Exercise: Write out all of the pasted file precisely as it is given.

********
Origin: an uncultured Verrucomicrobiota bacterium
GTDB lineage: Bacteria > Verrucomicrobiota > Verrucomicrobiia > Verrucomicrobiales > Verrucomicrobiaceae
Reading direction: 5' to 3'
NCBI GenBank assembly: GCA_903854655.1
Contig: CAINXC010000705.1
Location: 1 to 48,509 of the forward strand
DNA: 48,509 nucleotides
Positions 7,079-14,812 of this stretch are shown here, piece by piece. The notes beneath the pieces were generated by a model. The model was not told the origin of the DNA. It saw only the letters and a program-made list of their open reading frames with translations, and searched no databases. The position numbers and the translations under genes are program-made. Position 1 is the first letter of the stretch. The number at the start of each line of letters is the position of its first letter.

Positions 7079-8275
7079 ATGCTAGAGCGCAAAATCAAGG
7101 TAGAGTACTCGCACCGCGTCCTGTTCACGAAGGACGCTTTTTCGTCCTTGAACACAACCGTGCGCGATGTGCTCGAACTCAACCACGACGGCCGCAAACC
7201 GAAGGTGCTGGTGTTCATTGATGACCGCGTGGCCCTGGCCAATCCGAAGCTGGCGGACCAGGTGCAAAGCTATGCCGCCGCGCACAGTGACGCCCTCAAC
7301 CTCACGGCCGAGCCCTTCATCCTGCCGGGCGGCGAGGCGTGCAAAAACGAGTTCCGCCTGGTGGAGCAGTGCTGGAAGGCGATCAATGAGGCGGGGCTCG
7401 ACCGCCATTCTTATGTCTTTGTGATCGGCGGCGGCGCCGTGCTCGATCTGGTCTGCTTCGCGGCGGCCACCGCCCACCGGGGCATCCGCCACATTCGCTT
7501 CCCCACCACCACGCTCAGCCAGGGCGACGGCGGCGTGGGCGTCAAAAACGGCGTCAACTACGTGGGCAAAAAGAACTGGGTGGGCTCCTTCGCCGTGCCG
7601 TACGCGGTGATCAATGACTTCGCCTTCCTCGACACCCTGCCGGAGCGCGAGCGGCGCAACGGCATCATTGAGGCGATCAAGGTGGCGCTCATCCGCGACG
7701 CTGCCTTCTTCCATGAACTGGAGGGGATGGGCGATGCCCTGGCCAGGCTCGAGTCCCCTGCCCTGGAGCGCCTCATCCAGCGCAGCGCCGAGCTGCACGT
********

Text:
Origin: an uncultured Verrucomicrobiota bacterium
GTDB lineage: Bacteria > Verrucomicrobiota > Verrucomicrobiia > Verrucomicrobiales > Verrucomicrobiaceae
Reading direction: 5' to 3'
NCBI GenBank assembly: GCA_903854655.1
Contig: CAINXC010000705.1
Location: 1 to 48,509 of the forward strand
DNA: 48,509 nucleotides
Positions 7,079-14,812 of this stretch are shown here, piece by piece. The notes beneath the pieces were generated by a model. The model was not told the origin of the DNA. It saw only the letters and a program-made list of their open reading frames with translations, and searched no databases. The position numbers and the translations under genes are program-made. Position 1 is the first letter of the stretch. The number at the start of each line of letters is the position of its first letter.

Positions 7079-8275
7079 ATGCTAGAGCGCAAAATCAAGG
7101 TAGAGTACTCGCACCGCGTCCTGTTCACGAAGGACGCTTTTTCGTCCTTGAACACAACCGTGCGCGATGTGCTCGAACTCAACCACGACGGCCGCAAACC
7201 GAAGGTGCTGGTGTTCATTGATGACCGCGTGGCCCTGGCCAATCCGAAGCTGGCGGACCAGGTGCAAAGCTATGCCGCCGCGCACAGTGACGCCCTCAAC
7301 CTCACGGCCGAGCCCTTCATCCTGCCGGGCGGCGAGGCGTGCAAAAACGAGTTCCGCCTGGTGGAGCAGTGCTGGAAGGCGATCAATGAGGCGGGGCTCG
7401 ACCGCCATTCTTATGTCTTTGTGATCGGCGGCGGCGCCGTGCTCGATCTGGTCTGCTTCGCGGCGGCCACCGCCCACCGGGGCATCCGCCACATTCGCTT
7501 CCCCACCACCACGCTCAGCCAGGGCGACGGCGGCGTGGGCGTCAAAAACGGCGTCAACTACGTGGGCAAAAAGAACTGGGTGGGCTCCTTCGCCGTGCCG
7601 TACGCGGTGATCAATGACTTCGCCTTCCTCGACACCCTGCCGGAGCGCGAGCGGCGCAACGGCATCATTGAGGCGATCAAGGTGGCGCTCATCCGCGACG
7701 CTGCCTTCTTCCATGAACTGGAGGGGATGGGCGATGCCCTGGCCAGGCTCGAGTCCCCTGCCCTGGAGCGCCTCATCCAGCGCAGCGCCGAGCTGCACGT